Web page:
Charlotte’s grocery wars are heating up with grocers like Publix and Whole Foods shaking up the competition
Lidl and Publix continue to open stores throughout the Charlotte region, luring customers from established grocers. Target is focusing more promotional energy on grocery sales, and Amazon lowered prices at Whole Foods last year. These are some of the trends that have helped make Charlotte’s grocery-store industry more competitive than ever.
The region’s biggest grocers are losing market share to newcomers, innovators and expanding retailers, according to a new report on 2018 grocery revenue.
Matthews-based Harris Teeter remains the No. 1 grocery chain in the region by market share, according to an analysis from Chain Store Guide, a sales-tracking firm. Walmart and Food Lion remain No. 2 and No. 3 in the region respectively, as they were a year prior.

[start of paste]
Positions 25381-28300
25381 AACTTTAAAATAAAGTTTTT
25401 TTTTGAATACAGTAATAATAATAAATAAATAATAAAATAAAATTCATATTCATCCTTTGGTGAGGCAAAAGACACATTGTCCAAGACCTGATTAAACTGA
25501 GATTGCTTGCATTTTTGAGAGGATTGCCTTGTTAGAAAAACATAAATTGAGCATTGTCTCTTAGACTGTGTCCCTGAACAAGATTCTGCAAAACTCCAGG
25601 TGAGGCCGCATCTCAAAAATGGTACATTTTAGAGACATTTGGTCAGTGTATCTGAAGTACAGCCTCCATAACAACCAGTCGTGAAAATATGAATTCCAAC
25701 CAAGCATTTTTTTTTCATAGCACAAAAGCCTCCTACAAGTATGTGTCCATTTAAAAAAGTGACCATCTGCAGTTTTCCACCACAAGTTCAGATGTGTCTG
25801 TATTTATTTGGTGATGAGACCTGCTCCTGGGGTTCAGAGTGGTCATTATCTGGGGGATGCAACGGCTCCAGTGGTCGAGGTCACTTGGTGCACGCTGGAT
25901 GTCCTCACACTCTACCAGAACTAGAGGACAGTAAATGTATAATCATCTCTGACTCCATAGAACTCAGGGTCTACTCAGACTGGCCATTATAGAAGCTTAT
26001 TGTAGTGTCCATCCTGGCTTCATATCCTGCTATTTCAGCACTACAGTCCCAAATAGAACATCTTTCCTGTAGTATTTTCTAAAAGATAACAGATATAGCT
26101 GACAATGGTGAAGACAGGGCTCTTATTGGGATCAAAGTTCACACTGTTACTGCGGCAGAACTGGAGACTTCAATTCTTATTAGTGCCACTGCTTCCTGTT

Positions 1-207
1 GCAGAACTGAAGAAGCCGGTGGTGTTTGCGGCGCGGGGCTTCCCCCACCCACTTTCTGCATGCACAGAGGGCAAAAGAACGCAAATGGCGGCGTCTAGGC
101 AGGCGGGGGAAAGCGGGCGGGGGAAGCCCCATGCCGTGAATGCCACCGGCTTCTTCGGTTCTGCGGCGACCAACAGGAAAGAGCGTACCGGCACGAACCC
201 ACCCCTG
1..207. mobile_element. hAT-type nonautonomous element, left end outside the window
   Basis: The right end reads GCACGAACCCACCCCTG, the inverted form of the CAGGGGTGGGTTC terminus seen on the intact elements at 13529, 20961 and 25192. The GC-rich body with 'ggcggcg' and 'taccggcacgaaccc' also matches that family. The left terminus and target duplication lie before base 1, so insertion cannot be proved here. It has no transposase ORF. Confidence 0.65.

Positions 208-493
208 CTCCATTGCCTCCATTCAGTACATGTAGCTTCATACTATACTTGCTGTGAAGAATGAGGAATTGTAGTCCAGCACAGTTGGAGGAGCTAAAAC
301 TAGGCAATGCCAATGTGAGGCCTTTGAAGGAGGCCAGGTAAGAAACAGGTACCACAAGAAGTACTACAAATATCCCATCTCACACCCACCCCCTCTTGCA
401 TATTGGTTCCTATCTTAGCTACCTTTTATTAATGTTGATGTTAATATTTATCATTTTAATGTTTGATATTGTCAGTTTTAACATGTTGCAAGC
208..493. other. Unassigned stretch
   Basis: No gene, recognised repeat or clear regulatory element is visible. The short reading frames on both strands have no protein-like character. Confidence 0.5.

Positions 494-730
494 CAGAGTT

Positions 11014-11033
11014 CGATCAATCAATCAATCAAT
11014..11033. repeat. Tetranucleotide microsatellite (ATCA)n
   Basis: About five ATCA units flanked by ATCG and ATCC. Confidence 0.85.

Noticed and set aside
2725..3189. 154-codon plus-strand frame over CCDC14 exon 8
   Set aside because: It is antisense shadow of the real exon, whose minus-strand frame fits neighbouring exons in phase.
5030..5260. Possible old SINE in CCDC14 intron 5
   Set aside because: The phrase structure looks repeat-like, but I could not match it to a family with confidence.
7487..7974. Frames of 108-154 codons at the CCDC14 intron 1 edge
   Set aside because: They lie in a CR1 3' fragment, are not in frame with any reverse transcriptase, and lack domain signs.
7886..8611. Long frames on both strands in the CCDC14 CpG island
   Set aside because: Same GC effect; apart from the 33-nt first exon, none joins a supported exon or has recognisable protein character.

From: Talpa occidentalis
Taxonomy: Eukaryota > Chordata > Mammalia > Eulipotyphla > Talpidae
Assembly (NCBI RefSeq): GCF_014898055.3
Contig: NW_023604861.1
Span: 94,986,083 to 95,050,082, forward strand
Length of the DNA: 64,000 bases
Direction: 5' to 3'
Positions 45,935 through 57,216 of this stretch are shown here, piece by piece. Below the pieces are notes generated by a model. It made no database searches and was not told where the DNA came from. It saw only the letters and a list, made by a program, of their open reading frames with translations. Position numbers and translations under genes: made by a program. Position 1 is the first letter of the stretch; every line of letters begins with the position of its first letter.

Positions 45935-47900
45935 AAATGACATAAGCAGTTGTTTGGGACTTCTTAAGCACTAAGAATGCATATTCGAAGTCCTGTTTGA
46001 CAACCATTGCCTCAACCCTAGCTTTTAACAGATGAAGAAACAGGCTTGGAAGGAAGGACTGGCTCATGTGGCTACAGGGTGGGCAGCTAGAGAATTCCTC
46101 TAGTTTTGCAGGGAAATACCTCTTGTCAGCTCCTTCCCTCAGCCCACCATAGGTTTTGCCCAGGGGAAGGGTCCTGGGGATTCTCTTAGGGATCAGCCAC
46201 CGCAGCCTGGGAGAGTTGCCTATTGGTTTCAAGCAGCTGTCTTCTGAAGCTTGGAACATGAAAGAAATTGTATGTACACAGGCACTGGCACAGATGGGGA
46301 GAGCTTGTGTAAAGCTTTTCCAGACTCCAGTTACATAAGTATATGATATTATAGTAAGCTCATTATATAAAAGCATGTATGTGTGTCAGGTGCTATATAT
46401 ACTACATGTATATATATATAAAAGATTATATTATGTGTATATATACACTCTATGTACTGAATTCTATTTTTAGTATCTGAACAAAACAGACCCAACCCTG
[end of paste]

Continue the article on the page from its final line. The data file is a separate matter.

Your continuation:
Combined, those three command more than half the total grocery sales in the region. But they are losing ground, according to Chain Store Guide, a research company that works directly with grocery stores to get its data.
Harris Teeter holds 18.8 percent of the local sales, down from 19.8 percent the prior year. Walmart has a 17.8 percent share, down from 18.6 percent. And Food Lion has a 17.4 percent market share, down from 18.1 percent.
In fighting for customer dollars, supermarkets add fancy perks like wine bars to stores. They lower prices and build stores near their rivals. That competition leads to cheaper and more abundant options, ultimately benefiting customers, experts say.
“The best thing for consumers is a price war,” California-based supermarket analyst Phil Lempert said.
In a competitive environment like Charlotte, food retailers are working to differentiate themselves to woo customers, Lempert said.